Misuse of IP Relay Service, Waiver Of The 911 Exception
Federal Communications Commission
Federal Communications Commission
Washington, D.C. 20554In the Matter of
Misuse of Internet Protocol (IP) Relay Service
CG Docket No. 12-38
Telecommunications Relay Services and Speech-
CG Docket No. 03-123
to-Speech Services for Individuals with Hearing
and Speech Disabilities
Adopted: April 29, 2014
Released: April 29, 2014By the Acting Chief, Consumer and Governmental Affairs Bureau:
1. Today, the Consumer and Governmental Affairs Bureau (CGB) takes immediate action to
eliminate the 911 exception to the Commission’s Internet protocol relay service (IP Relay) rules to
prevent a certain type of misuse of IP Relay and to ensure the safety of life and the protection of property.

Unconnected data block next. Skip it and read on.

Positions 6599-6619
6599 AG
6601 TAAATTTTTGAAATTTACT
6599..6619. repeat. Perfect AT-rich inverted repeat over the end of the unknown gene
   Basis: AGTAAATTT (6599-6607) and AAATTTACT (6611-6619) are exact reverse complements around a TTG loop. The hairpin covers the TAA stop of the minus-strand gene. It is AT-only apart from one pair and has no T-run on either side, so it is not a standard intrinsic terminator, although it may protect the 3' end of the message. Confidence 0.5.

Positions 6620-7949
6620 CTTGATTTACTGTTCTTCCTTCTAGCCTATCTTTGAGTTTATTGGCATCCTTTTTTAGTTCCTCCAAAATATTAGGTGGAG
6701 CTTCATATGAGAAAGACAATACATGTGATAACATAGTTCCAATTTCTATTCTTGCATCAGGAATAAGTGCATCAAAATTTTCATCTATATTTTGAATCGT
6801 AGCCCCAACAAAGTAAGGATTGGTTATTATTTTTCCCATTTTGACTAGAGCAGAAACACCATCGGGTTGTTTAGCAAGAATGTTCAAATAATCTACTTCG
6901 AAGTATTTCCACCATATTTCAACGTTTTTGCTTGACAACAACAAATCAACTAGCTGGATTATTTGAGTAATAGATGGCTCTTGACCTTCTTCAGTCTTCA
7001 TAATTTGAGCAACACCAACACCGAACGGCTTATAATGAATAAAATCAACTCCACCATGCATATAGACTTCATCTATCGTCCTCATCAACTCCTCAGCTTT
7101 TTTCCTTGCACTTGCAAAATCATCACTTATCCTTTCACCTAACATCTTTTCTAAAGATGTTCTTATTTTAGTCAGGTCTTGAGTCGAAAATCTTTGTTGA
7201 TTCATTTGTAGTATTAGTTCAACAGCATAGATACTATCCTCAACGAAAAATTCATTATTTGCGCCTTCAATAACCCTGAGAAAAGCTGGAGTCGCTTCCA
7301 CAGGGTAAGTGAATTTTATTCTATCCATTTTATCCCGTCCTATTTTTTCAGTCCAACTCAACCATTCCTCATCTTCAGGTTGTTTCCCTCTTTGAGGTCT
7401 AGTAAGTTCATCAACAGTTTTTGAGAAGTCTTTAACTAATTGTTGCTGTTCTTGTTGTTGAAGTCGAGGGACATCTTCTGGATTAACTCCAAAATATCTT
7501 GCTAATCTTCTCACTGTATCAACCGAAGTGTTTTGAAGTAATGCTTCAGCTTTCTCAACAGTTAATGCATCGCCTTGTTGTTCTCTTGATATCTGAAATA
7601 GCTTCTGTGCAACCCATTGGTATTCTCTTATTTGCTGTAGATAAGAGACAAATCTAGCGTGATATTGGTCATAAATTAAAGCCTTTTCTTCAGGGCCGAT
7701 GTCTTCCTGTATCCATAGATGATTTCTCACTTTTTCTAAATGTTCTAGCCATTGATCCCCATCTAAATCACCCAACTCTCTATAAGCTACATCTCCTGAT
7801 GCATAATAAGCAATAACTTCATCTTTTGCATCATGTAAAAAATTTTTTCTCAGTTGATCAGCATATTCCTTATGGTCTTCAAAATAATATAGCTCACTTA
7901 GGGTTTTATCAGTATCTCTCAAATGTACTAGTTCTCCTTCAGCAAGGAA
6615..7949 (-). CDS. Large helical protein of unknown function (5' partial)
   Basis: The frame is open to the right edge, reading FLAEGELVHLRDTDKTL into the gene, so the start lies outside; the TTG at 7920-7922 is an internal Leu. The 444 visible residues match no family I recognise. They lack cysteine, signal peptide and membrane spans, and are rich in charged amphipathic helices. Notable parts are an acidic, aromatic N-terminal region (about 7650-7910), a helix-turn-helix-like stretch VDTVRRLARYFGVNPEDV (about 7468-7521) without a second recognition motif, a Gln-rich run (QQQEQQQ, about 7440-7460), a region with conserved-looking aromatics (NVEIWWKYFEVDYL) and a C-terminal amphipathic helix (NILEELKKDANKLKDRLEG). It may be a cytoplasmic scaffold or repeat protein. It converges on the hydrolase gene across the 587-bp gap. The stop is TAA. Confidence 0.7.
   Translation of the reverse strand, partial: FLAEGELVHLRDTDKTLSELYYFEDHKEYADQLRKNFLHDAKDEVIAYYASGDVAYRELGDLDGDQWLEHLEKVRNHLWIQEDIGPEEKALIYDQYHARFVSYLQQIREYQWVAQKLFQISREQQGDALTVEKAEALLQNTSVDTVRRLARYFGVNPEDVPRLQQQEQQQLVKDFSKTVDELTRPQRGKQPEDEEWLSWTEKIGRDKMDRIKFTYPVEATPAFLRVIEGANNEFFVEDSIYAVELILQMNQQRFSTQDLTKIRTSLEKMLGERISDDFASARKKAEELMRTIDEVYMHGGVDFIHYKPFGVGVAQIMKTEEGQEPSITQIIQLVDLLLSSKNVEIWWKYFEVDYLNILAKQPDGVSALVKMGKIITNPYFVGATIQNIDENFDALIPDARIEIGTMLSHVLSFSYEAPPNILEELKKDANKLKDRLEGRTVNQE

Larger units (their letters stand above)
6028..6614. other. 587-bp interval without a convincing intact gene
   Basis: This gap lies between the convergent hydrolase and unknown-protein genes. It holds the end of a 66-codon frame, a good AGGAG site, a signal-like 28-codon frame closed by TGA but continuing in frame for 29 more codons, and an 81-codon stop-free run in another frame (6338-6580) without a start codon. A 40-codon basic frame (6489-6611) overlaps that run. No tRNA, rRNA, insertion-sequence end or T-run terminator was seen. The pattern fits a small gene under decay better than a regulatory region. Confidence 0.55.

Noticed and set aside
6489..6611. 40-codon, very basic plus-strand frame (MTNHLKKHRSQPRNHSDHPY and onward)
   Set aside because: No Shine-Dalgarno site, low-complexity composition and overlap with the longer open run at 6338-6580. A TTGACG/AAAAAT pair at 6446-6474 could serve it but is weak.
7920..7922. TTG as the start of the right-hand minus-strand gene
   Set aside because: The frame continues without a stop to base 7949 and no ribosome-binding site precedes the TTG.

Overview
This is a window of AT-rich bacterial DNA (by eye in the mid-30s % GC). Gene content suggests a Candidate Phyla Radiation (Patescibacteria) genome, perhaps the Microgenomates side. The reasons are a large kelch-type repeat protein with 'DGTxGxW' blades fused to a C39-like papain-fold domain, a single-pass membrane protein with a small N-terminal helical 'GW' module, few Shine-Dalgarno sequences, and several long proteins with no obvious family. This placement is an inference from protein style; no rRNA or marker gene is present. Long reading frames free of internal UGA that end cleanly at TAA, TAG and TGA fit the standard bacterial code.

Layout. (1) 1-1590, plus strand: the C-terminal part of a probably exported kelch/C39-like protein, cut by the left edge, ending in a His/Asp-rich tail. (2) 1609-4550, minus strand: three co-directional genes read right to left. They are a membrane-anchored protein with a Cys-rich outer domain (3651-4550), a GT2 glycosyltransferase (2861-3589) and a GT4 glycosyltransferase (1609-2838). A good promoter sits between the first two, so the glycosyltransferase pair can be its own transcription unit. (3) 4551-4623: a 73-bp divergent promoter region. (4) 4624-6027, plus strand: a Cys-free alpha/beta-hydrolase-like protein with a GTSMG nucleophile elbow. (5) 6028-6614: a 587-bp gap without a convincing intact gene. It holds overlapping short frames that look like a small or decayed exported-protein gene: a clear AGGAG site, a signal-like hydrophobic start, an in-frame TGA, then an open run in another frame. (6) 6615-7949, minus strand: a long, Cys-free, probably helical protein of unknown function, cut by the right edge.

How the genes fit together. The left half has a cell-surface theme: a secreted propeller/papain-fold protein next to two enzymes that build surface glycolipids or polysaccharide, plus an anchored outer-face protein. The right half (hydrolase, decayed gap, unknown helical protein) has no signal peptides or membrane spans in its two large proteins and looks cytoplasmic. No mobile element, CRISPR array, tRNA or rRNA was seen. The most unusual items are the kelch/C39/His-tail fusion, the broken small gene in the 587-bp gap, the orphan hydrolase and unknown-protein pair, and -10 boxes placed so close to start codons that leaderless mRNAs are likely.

Specifically, in this Order, CGB sua sponte grants an interim waiver of the requirement that providers of
Internet protocol relay service (IP Relay)1 handle 911 calls initiated by callers who have been registered,
but not verified by an IP Relay provider.2 In 2012, the Commission eliminated the requirement for IP
Relay providers to handle calls placed by newly registered users prior to completing the verification of
such users, but kept this requirement for emergency IP Relay calls placed to 911.3 The waiver that we
grant today of this requirement will become effective upon release of this Order and will remain in effect
for one year in order to afford the Commission an opportunity to seek public comment on this matter and
take final action on IP Relay registration and verification procedures pursuant to its open rulemaking on
IP Relay matters.4 We conclude that this is necessary to address significant exigent circumstances, and to